But Hugh always steps up to Joe’s defense. Hugh does not treat Joe any differently – any worse or any better – than anyone else in his family. And he considers Joe to be part of his family.

At any rate, once everyone is in the shelter, the nukes hit. And they cause damage inside the shelter. It is assumed by everyone that the bombs hit pretty close to where the shelter is buried.

I don’t want to give too much away about the rest of the novel, at least spoiler-wise, but I have to give some things away, things that contributed to the controversy this novel generated.

But first, I would like to mention another sci-fi novel – although this other one crosses out of “hard sci-fi” and into “fantasy,” especially in its sequels – Frank Herbert‘s 1965 masterpiece “Dune.” If one glances at the pic provided at the top of this post, one can see my copy of “Dune” on the bookshelf behind me. I put it there on purpose.

At any rate, if you are familiar at all with the “Dune” series, you know that the government in “Dune” consists of a set of feudal lords, and that the mythology of the series borrows quite heavily from Islamic traditions, or at least Islamic nomenclature. “Houses” in “Dune” strongly resemble “Houses” in the Middle East, as do various customs and things like that in the novel and its sequels.

I do not know if Heinlein read any of “Dune” before he wrote and published “Farhnam’s Freehold” – parts of “Dune” had been serialized in late 1963 and early 1964, prior to its 1965 publication as a finished novel – but without revealing exactly how they got there, Hugh Farnham and his family end up in a “house” that also borrows quite heavily from Islamic traditions.

There is a supreme leader of the house, and a system of servants under him who cannot question his authority. The “law” is based on something similar to the Koran – which Hugh has read, being the amateur scholar that he is – the inhabitants speak “Language,” which is noted to be similar to Arabic, and there are many many slaves in the house, divided by sex. The term “harem rules” is mentioned several times. Men in the house are either “studs” or “tempered servants.” “Tempered,” as you can probably intuit without me explicitly saying so, means “neutered.” While this part may or may not have any root in any sort of Islamic custom, this next part certainly does:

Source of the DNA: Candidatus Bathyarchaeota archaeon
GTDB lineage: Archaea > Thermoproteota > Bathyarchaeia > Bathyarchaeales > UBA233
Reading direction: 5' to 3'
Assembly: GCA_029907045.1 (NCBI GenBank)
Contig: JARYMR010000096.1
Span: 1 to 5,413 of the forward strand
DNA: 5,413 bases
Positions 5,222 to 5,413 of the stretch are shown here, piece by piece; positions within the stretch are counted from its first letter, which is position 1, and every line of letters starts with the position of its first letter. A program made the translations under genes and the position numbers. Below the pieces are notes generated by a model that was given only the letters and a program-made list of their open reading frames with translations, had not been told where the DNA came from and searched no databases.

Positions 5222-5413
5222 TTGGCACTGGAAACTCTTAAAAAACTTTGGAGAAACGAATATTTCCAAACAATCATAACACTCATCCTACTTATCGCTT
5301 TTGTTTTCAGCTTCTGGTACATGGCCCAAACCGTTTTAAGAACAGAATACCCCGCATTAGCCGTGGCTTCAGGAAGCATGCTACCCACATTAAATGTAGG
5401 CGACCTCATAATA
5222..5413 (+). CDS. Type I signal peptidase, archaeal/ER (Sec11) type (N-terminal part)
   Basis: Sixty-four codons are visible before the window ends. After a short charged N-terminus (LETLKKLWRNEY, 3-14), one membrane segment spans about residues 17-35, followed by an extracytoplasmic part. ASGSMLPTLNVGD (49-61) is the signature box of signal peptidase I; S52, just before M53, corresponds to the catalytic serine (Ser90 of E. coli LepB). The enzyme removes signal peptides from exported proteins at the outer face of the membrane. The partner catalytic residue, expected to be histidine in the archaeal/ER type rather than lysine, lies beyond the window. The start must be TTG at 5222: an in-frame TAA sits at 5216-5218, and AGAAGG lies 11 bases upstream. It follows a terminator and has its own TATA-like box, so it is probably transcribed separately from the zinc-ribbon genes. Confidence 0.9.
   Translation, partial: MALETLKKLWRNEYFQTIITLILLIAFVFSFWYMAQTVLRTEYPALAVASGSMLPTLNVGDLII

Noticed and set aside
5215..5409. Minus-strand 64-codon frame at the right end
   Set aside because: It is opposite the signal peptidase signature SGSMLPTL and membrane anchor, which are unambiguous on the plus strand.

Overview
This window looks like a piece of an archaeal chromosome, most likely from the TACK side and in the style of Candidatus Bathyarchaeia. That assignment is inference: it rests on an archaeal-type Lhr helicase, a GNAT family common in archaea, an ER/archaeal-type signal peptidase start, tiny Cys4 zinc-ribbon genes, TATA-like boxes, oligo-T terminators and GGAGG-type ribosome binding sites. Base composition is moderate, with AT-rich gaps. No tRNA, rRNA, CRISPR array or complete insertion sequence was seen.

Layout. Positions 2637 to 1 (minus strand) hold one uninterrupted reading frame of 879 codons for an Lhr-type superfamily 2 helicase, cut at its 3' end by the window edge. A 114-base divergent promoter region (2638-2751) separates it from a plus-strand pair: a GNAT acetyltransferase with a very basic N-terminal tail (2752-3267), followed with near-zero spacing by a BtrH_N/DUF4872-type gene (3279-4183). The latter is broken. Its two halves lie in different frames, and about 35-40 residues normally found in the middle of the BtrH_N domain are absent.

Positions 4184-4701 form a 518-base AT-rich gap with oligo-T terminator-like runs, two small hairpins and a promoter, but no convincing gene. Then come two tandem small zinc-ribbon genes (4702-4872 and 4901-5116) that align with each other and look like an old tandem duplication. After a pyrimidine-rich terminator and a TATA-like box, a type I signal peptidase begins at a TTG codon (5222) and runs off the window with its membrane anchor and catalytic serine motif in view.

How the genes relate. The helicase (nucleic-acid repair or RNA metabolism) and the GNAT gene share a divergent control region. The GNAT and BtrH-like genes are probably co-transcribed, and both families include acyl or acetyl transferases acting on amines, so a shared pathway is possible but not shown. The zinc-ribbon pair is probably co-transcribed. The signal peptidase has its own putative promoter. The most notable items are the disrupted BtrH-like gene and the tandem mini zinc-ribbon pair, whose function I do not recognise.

The majority of women are known simply as “sluts,” or else “bedwarmers.”

This is where the main controversy surrounding the novel begins. And yes, yes, a thousand times yes, what I have written about is offensive. It’s horrible. It’s inhuman.

But is it impossible?

Has nothing like this ever happened before?

Does this sort of thing not happen today, in certain parts of the world?

(Are you familiar with the word “concubine”?)

But I suppose the main complaint about this novel is not that, believe it or not. And again, our Hugh does not approve of this situation. He finds it abhorrent. He has a “bedwarmer,” one who I believe is fourteen years old – yes, “ugh, ugh, ugh, ugh” – but he doesn’t do anything sexual with her.

And again, this is not the main point that is brought up against this novel, believe it or not. The main point brought up against it is that the people in charge – the “Chosen” – are all dark-skinned. The slaves are white.

The situation at the beginning of the novel – an upper-middle class white family with a black “houseboy” – is turned upon its head. At the end of the novel, the “houseboy,” by virtue of the color of his skin, is considered to be “Chosen,” and he gets all the privileges the other Chosen get.